The Future of Birth Control Means Facing Up to Its Sexist Past
In Donna Haraway’s 1984 A Cyborg Manifesto, the feminist technologist writes that, “the boundary between science fiction and social reality is an optical illusion.” When it comes to women’s bodies, the illusion is strong: we’ve been trained to see reproductive technologies as a natural extension of women’s biology.
But when you talk about the possibility of men taking similar steps to alter their reproductive function, the conversation—and its tone—changes completely. Take RISUG, or “reversible inhibition of sperm under guidance,” a contraceptive for men that’s been in development for decades. It works like this: a polymer gel is injected into the vas deferens, which renders sperm ineffective by reversing its positive electrical charge, rupturing each sperm’s cell membrane as it passes. Another injection breaks down the gel, so that patients become fertile once again.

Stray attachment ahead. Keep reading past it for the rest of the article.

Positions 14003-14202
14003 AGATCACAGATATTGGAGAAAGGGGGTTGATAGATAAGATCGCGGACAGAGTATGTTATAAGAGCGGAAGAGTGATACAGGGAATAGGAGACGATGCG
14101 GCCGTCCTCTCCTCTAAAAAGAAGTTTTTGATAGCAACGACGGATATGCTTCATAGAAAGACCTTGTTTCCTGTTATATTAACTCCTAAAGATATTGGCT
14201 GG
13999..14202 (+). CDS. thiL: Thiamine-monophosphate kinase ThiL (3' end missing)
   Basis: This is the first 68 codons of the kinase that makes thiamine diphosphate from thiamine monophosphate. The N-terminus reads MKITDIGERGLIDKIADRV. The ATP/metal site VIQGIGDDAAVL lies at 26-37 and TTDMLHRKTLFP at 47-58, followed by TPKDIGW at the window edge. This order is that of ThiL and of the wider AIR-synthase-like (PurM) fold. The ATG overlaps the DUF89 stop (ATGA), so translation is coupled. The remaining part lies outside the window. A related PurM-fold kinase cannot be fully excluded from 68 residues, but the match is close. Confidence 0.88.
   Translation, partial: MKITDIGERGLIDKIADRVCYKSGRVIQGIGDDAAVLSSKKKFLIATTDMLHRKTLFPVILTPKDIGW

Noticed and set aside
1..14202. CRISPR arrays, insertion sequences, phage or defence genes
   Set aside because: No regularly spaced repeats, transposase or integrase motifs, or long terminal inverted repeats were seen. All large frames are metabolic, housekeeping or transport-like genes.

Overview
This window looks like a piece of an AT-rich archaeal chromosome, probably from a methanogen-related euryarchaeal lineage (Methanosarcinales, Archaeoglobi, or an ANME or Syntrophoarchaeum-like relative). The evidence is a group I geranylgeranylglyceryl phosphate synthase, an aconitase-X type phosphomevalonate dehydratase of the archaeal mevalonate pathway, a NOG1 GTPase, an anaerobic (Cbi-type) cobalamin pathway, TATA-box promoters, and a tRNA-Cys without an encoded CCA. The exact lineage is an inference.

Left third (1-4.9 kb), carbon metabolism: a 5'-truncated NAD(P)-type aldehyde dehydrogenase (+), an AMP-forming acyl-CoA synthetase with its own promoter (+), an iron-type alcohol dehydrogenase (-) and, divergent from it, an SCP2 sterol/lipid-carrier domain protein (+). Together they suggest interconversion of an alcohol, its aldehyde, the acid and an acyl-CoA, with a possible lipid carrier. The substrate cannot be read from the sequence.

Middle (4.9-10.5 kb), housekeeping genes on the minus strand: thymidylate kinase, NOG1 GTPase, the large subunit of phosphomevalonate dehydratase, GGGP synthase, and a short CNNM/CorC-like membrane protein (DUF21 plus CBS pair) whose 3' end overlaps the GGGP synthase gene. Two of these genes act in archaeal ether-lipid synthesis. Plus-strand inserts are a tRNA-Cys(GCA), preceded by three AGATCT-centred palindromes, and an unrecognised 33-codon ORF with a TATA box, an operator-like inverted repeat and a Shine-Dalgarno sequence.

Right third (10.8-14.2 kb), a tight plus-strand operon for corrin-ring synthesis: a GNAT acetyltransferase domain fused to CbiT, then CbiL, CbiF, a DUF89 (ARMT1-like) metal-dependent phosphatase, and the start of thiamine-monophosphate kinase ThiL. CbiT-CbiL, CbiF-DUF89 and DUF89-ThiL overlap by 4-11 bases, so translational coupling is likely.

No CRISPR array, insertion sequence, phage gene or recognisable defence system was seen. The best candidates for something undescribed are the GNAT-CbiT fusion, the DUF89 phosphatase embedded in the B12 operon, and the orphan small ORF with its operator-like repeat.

282 couples in India have been using the drug for decades, with a 99 percent success rate. But many mainstream publications refer to the drug as “sketchy” or “like drain-o,” even while claiming to support male contraceptives in theory. The headline that the British tabloid Metro chose for a report about RISUG is typical of how seriously it’s taken by much of the media: “Contraceptives for men are finally here…but it involves an injection in your balls”.